WAFB reports that a federal court has approved a class-action
lawsuit for people impacted by the giant Louisiana sinkhole.

It's been almost a year since a massive sinkhole near Bayou Corne
and Grand Bayou began causing problems.  Bubbling in the bayou led
to the now 15-acre sinkhole.  About 350 people have been forced
out of their homes since August.

A New Orleans attorney is handling the class-action suit.  There
has not been a response from Texas Brine about the lawsuit.

It has been nine months since hundreds living near the giant
sinkhole were forced from their homes.

Bubbles were spotted in Bayou Corne and Grand Bayou in June 2012.
Two months later, the ground opened up and left a nine-acre
sinkhole.  Residents were evacuated and have been for the past
seven months.  Most affected residents began receiving weekly
checks from Texas-Brine in the amount of $875 per week.

On March 13, Texas-Brine, the Houston based company that owns the
salt dome that caused the sinkhole, announced it would begin
assessing the homes and offering buyouts and settlements for the
350 people evacuated.

To date, no buyouts have been offered.  As of May 16, Texas Brine
has indicated that 110 residents have requested settlement forms;
102 residents have submitted claim information sheets; 97
properties have been inspected; and five properties remain to be
inspected.

Texas Brine had committed to issuing settlement offers within 45
days of property inspections.  As of May 20, 66 inspected
properties had reached the 45-day window.  On May 24, 85
properties will be on the 45th day since inspection and 87
properties will be on the 45th day since inspection on May 31.

Sonny Cranch, the spokesman for Texas Brine, said the company
found out in the eleventh hour its insurance carriers were not in
support of the buyout process.


TOWNSEND FARMS: FDA Probes Berry Mix-Linked Hepatitis A Outbreak
----------------------------------------------------------------
Mary Clare Jalonick, Dan Elliot and Catherine Tsai and Nigel
Duara, writing for The Associated Press, report that the Food and
Drug Administration is investigating an outbreak of hepatitis A
linked to a frozen organic berry mix sold by an Oregon company.

The FDA and the federal Centers for Disease Control and Prevention
said on May 31 that 30 illnesses are linked to Townsend Farms
Organic Anti-Oxidant Blend, which contains pomegranate seed mix.
Illnesses were reported in Colorado, New Mexico, Nevada, Arizona
and California.

Several of those who fell ill reported buying the berry mix at
Costco, according to CDC.  A Costco spokesman said on May 31 that
the company has removed the product from stores and is attempting
to contact members who purchased the product in recent months.

Hepatitis A is a contagious liver disease that can last from a few
weeks to a several months.  People often contract it when an
infected food handler prepares food without appropriate hand
hygiene. Food already contaminated with the virus can also cause
outbreaks.

The government has not announced a recall, but the CDC recommended
that retailers and other food service operators should not sell or
serve Townsend Farms Organic Anti-Oxidant Blend.

The FDA said it is inspecting the processing facilities of
Townsend Farms of Fairview, Ore., which sold the mix.  The CDC
said the strain of hepatitis is rarely seen in North or South
America but is found in the North Africa and Middle East regions.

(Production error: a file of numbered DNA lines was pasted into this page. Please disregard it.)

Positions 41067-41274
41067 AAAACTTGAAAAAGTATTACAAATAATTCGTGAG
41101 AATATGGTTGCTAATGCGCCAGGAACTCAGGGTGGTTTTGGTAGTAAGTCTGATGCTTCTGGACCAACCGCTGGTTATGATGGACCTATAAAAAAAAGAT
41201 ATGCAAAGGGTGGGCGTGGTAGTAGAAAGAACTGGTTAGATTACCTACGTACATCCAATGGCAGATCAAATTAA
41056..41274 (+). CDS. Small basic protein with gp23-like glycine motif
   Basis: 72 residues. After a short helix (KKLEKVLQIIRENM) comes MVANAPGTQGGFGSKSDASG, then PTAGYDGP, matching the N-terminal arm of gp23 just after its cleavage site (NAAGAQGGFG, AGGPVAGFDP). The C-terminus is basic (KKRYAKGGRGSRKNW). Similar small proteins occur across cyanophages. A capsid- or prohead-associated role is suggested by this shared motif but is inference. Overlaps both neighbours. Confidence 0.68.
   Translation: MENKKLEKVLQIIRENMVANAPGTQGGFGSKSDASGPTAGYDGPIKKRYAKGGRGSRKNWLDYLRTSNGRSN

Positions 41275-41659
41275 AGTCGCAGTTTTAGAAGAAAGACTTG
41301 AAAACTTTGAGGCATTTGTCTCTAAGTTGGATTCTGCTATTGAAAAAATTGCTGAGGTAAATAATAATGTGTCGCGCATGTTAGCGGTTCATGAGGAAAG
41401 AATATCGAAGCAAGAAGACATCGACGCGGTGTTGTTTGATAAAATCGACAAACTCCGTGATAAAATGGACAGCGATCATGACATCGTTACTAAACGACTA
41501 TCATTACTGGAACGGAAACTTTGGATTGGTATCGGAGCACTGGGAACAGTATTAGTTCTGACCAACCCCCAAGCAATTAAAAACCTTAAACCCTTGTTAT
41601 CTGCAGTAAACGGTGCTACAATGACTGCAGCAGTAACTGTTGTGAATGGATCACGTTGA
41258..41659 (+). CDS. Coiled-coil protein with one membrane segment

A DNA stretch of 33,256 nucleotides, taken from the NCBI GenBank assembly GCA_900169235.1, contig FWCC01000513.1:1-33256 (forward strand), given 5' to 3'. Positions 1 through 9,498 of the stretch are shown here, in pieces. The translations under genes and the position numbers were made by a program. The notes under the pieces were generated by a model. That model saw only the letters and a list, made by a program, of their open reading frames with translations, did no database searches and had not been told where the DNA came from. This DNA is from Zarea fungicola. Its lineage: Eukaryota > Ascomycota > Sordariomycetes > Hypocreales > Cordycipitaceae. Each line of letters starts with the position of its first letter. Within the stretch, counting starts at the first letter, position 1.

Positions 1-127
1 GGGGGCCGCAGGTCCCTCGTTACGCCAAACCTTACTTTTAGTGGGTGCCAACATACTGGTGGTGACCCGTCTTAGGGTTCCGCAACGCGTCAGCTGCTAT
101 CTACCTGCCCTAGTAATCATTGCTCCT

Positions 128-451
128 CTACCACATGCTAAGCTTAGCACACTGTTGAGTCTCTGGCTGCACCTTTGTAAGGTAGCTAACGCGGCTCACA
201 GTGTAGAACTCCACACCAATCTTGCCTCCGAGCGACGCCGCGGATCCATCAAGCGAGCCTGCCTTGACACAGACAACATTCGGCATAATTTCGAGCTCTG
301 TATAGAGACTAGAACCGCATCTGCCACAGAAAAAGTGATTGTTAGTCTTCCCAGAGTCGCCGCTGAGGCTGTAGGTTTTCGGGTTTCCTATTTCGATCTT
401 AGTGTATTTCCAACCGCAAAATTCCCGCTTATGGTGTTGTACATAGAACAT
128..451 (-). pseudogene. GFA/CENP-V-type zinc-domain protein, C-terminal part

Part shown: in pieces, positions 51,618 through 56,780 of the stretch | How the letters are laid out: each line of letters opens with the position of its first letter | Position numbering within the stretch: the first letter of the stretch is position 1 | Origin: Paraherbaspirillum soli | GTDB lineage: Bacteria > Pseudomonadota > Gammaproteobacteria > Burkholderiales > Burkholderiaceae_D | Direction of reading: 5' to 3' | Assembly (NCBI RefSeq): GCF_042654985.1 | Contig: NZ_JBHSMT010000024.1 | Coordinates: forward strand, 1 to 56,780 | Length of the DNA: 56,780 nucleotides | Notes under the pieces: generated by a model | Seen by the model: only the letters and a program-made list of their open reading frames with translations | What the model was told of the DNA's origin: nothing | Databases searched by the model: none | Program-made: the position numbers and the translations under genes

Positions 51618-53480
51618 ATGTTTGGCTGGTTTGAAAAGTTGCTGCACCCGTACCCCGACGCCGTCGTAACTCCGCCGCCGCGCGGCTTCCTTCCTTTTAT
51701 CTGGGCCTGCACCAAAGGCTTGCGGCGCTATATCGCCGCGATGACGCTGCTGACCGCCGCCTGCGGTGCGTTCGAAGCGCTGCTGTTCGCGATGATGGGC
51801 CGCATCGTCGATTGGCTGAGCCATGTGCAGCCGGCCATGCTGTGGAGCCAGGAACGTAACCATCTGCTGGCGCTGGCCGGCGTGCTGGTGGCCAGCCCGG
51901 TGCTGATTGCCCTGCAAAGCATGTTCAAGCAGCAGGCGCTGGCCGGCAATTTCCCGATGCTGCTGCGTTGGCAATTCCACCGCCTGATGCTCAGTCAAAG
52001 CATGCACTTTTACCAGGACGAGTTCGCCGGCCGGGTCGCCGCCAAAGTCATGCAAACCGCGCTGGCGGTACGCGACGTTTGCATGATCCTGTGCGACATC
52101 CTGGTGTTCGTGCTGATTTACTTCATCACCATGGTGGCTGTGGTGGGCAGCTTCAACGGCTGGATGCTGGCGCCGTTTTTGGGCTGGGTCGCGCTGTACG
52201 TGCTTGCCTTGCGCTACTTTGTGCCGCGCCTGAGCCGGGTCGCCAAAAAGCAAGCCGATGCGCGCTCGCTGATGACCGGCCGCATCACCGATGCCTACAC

Garr said the frozen organic blend bag includes pomegranate seeds
from Turkey, and are only used in the product associated with the
outbreak.

"We do have very good records, we know where the (pomegranate
seeds) came from, we're looking into who the broker is and we're
sourcing it back up the food chain to get to it," Mr. Garr said.

He said Townsend Farms believes Costco is the only customer who
bought the product, though they are checking to see if any other
retailers may have sold it.

Hepatitis A illnesses occur within 15 to 50 days of exposure to
the virus. Symptoms include fatigue, abdominal pain, jaundice,
abnormal liver tests, dark urine and pale stool.

Vaccination can prevent illness if given within two weeks of
exposure, and those who have already been vaccinated are unlikely
to become ill, according to CDC.

CDC said all of the victims are older than 18, ranging from 25 to
71 years old.  The first illnesses were reported at the end of
April.

The same genotype of hepatitis A was identified in an outbreak in
Europe linked to frozen berries this year, the CDC said, as well
as a 2012 outbreak in British Columbia related to a frozen berry
blend with pomegranate seeds from Egypt.  In addition to the
United States and Turkey, the agency said the Townsend Farms
berries also included products from Argentina and Chile.


TOWNSEND FARMS: Recalls Frozen Organic Antioxidant Blend Products
-----------------------------------------------------------------
Townsend Farms, Inc. of Fairview, Oregon, has announced that it is
voluntarily recalling certain lots of its frozen Organic
Antioxidant Blend, out of an abundance of caution, because it has
the potential to be contaminated with Hepatitis A virus, based on
an ongoing epidemiological and traceback investigation by the FDA
and the CDC of an illness outbreak.  No other Townsend Farms
products, frozen or fresh, are covered by this voluntary recall or
linked to the illness outbreak at this time.  This release
confirms the correct Lot codes for Harris Teeter Products.

The product was sold at Costco warehouse stores under the product
name Townsend Farms Organic Antioxidant Blend, 3 lb. bag and UPC 0
78414 404448.  The recalled codes are located on the back of the
package with the words "BEST BY"; followed by the code T012415
sequentially through T053115, followed by a letter.  All of these
letter designations are included in this recall for the lot codes